This was blue-collar country with a literate edge and a raised middle finger to the conservatism of Music Row. Bruce Springsteen’s Born In The USA tour had given Earle the impetus to kick things off with the barnstorming title track: “Well, I gotta keep rockin’ while I still can/Got a two-pack habit and motel tan”. Rolling Stone voted him Top Country Artist that year.
Earle’s first album on release from prison was 1995’s acoustic Train A Comin’, but the follow-up feels like the real comeback. His demons were hung out to dry on CCKMP, confessing that “Heroin is the only thing/The only gift the darkness brings”, but I Feel Alright sounds more private new manifesto than meditation on a reckless past.
The production is spare, Earle’s voice is never less than impassioned and there’s everything from rollicking rock (The Unrepentant) to gorgeous 12-bar heartache (South Nashville Blues). There’s even ambient noise, courtesy of Earle’s giant buddy Dub, slapping his palm on the studio stairwell.
This was Earle’s attempt at “high-tech, low-risk” bluegrass, recorded with country legend Del McCoury and his band. The instrumentation is bluegrass but the feel is rock as Earle unfurls his tribute to mountain music pioneer Bill Monroe, aided by a dizzying roll call of guests: Cowboy Jack Clement and Emmylou Harris among them.
Fans may have balked at Earle’s confession that bluegrass was his favourite music, but even diehards would surely approve of Carrie Brown, his “real-live-bad-tooth-hillbilly murder ballad”. Connemara Breakdown, meanwhile, was his bluegrass fantasy camp.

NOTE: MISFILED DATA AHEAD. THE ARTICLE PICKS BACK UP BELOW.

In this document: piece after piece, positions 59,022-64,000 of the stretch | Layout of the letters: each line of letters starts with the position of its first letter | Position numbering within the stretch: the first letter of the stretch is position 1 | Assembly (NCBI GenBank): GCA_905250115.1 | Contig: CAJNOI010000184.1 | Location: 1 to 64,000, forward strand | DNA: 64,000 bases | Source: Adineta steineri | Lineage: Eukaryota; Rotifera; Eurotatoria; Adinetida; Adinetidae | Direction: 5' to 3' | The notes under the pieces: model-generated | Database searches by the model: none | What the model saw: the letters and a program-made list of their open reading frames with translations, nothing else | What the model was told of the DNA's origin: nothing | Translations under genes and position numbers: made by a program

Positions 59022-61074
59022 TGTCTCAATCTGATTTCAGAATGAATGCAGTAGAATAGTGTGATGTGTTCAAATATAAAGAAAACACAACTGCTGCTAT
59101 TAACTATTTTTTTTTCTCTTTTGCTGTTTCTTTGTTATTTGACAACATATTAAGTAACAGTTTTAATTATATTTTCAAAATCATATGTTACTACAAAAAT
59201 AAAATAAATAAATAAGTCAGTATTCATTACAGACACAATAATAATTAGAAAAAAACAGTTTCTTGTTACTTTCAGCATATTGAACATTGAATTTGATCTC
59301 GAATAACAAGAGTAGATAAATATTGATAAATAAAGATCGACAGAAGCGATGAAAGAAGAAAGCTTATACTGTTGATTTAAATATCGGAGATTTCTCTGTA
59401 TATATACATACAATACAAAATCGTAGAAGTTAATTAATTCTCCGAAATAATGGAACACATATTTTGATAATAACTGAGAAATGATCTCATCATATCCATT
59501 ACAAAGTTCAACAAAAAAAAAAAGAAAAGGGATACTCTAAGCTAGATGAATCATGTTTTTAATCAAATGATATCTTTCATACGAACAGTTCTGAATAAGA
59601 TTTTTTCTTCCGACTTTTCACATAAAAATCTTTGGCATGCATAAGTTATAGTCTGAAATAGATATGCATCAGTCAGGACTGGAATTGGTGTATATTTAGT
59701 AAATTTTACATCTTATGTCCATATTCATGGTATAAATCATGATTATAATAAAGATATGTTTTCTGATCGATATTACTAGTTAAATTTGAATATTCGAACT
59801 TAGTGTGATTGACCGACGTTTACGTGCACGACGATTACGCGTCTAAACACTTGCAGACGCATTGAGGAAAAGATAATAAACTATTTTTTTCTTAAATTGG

A scathing state-of-the-nation address that sealed Earle’s reputation as Nashville’s foremost radical. Home To Houston carried the lines: “Great God A’mighty what was wrong with me/I know the money’s good but buddy can’t you see/You can’t take it with you and that ain’t no lie/I don’t wanna let ’em get me I’m too young to die”.
Like all things Earle, it’s tempered by humour and warmth, at work here on the questionable lust for Condoleeza Rice (Condi, Condi). “For Johnny Cash and Warren Zevon,” wrote Earle in the album’s liner notes. “See you when I get there, brothers.”
The follow-up to Guitar Town was a rougher, tougher affair, with Earle ditching Nashville session pros for his own band, The Dukes. Much of it – The Week of Living Dangerously, Sweet Little 66, Number 29 – had already been road-tested across the US for the best part of a year, aligning Exit O closer to the Rolling Stones in their strutting pomp than anything out of Tennessee.
Nowhere Road would prove to be a signpost for Earle’s own life a few years down the line, while I Ain’t Ever Satisfied wound up as the closest thing to his own calling card. Needless to say, it was all far too rowdy for the powers-that-be at conservative country radio.
By 1990, Earle’s refusal to comply with country norms, allied to a worsening drug habit, led MCA to free him from his contract with that old fallback: the live LP.
Recorded over two nights in Ontario, Shut Up and Die… finds Earle in gloriously ragged form. Guitarists Zip Gibson and Bucky Baxter drive things along, piling meat on the bone of Earle’s gruff, sometimes shot, vocals. The sizzling intro to Billy Austin is a real highlight, as is an unhinged Copperhead Road. And for proof of Earle’s unclassifiable nature, look no further than two covers: Jimmie Rodgers’ Blue Yodel No.9 and the Stones’ Dead Flowers.
Earle’s sensitive study of Californian Taliban sympathiser John Walker Lindh gave the US press free rein to vent all manner of post-9/11 prejudice. John Walker’s Blues prompted the New York Post to run a story titled “Twisted Ballad Honours TaliRat”, while the rest of Jerusalem was nearly as provocative.
Sifting through the paranoia, Earle’s plea for a nation to pull back from the brink of moral chaos was driven by some mighty tunes. Ashes To Ashes and The Truth are as gloves-off as he’s ever been. Curiously though, the most powerful moment is the broken love song I Remember You, an immaculate duet with Emmylou Harris.